Salaries vs. wages in Russia and Ukraine: What's the difference?When you are talking through a dating site with Russian and Ukrainian women and girls, you will notice that they use the word “salary” when talking about remuneration.

A guy asked me on the blog in a comment to an article about raising of the minimum pay for workers in Ukraine whether “salary” was the same as “wage” in America.

It’s quite a strange question for someone like me who was born in Russia. Both words are used to describe regular remuneration employees get for their work. So, in a way, it’s the same thing, just different words. But certainly, there are differences in how remuneration systems work in America (UK, Australia etc) vs. the order in Russia and Ukraine.

Differences between how people get paid for work in Russia, Ukraine, Belarus, and other post-USSR states vs. western countries

Even though the Soviet system disintegrated over 25 years ago (the USSR officially collapsed in December 1991), all countries that didn’t move to the European Union still maintain similar remuneration schemes as in the old days.

The 3 post-USSR countries that are now part of the European Union:

  1. Latvia
  2. Estonia
  3. Lithuania

These 3 states were a late addition to the Soviet Union, taken over after 1939. Other Soviet republics joined in 1920s.

The major differences between payment methods for employees in western countries vs. Russia, Ukraine, Belarus:

  • Americans are paid weekly. Russians and Ukrainians are paid monthly.
  • The minimum wage in the U.S. is calculated per hour. In Ukraine and Russia it’s calculated per month.

“Salary” is the word Russian and Ukrainian students learn as an equivalent for the word they use that literally means “earned pay” or “zarabotnaya plata”. The short version that is commonly used for this phrase in Russian sounds as “zarplata” (зарплата).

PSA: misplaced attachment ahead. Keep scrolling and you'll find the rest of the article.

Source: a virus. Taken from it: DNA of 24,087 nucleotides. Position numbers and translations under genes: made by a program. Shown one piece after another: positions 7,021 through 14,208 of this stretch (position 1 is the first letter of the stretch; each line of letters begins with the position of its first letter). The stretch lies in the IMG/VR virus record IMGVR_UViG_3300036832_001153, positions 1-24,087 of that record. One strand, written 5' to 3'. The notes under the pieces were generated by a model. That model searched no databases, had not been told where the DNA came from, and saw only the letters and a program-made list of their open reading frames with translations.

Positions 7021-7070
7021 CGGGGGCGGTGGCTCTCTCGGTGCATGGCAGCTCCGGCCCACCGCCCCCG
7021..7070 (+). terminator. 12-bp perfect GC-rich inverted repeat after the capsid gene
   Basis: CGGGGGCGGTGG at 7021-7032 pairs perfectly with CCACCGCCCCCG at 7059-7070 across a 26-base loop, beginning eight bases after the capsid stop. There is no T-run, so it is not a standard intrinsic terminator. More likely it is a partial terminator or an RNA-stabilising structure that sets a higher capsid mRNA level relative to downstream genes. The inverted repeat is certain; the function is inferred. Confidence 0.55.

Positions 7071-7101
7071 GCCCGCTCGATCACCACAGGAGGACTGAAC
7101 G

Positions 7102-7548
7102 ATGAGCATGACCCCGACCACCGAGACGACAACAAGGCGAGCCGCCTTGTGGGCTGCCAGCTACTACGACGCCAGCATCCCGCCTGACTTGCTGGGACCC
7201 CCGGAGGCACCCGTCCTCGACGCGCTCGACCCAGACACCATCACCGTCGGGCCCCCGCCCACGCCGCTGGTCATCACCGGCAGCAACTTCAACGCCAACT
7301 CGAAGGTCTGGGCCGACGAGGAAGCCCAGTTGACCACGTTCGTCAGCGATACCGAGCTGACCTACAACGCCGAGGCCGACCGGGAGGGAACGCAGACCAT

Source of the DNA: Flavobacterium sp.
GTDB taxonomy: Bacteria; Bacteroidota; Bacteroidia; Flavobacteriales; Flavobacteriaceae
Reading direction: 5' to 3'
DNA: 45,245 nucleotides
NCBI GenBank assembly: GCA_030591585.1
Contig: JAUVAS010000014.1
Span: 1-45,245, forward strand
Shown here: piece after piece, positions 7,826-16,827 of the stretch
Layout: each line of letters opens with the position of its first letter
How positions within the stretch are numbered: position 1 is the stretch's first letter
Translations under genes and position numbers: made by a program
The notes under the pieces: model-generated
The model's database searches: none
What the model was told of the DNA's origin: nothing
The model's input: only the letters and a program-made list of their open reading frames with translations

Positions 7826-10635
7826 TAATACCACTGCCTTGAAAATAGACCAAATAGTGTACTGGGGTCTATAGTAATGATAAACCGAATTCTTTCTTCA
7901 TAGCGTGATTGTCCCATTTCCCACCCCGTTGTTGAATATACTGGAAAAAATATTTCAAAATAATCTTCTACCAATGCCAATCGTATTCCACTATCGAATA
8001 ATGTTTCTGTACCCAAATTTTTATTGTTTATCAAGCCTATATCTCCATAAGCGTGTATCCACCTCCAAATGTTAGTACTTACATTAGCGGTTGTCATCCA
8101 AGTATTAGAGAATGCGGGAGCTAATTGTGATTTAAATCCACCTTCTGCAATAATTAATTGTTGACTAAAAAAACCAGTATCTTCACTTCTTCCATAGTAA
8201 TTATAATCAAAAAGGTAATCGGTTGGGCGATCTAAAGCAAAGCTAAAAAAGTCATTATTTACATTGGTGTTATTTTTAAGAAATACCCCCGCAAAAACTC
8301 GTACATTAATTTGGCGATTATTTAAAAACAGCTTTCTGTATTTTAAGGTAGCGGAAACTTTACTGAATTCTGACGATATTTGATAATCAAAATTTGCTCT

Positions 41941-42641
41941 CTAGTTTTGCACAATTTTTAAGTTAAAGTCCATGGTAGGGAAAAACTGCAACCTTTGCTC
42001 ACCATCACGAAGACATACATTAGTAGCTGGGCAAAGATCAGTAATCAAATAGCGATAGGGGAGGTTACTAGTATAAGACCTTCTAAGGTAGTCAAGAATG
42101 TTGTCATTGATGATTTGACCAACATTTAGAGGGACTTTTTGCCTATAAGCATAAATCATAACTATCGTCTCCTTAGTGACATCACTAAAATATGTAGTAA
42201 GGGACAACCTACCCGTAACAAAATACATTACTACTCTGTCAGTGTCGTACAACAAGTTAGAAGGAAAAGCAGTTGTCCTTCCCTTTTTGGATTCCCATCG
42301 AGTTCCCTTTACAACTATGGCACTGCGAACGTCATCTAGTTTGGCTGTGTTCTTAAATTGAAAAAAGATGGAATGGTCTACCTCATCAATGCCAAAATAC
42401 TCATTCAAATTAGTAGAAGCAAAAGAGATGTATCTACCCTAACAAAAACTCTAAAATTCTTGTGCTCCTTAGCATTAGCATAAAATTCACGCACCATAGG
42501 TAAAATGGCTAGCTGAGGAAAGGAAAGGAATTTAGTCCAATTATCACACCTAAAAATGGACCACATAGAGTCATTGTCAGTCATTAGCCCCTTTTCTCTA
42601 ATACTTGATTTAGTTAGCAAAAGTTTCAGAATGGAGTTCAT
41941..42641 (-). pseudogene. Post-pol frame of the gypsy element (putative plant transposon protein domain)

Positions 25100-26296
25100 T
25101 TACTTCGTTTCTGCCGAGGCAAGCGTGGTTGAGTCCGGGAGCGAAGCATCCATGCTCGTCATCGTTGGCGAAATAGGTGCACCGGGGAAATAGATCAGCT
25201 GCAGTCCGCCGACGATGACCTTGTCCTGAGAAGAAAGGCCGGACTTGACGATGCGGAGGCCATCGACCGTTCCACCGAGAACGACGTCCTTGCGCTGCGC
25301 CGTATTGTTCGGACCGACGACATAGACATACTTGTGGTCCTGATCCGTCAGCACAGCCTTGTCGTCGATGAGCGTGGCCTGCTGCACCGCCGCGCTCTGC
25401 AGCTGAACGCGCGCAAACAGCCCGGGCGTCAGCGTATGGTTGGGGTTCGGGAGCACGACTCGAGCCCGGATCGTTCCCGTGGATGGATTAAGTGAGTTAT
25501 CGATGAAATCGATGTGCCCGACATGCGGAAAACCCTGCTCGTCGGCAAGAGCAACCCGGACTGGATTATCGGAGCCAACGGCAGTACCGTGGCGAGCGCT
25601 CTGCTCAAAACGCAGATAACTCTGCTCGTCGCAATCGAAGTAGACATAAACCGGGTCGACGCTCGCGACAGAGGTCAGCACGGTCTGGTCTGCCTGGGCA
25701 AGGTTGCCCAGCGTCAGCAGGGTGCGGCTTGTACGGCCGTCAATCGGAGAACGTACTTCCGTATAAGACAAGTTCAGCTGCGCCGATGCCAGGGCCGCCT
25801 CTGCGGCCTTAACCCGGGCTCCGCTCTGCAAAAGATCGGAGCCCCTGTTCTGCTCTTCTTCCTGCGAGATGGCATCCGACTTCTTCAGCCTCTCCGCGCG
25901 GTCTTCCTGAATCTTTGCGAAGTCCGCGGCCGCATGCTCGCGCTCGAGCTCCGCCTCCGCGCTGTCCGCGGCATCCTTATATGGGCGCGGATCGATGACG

So, when Russian and Ukrainian women talk about “salaries” what they mean is “earned pay” (zarplata). In Russian-English dictionaries the translation for it is listed as “salary”. This is how ladies learned it and this is why they use this word and not another (such as “wages”).

The level of minimum remuneration in the countries of the post-USSR is usually linked to the official sustenance level. When the government decides it’s time to raise the sustenance level due to inflation, the level of minimum salaries is increased as well.

I hope this puts to rest questions about what is salary or is it the same as wages in the United States.

Differences between how people get paid for work in Russia, Ukraine, Belarus, and other post-USSR states vs. western countries

Women in Russia and Ukraine get paid monthly, not weekly.



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EU countries are more evolved than Ukraine and Russia. There are more people who go on work to Russia from Ukraine or Belarus cuz situation in their countries is more terrible. But Russia doesn’t have big advantages in work area so it’s better to work on foreign employers.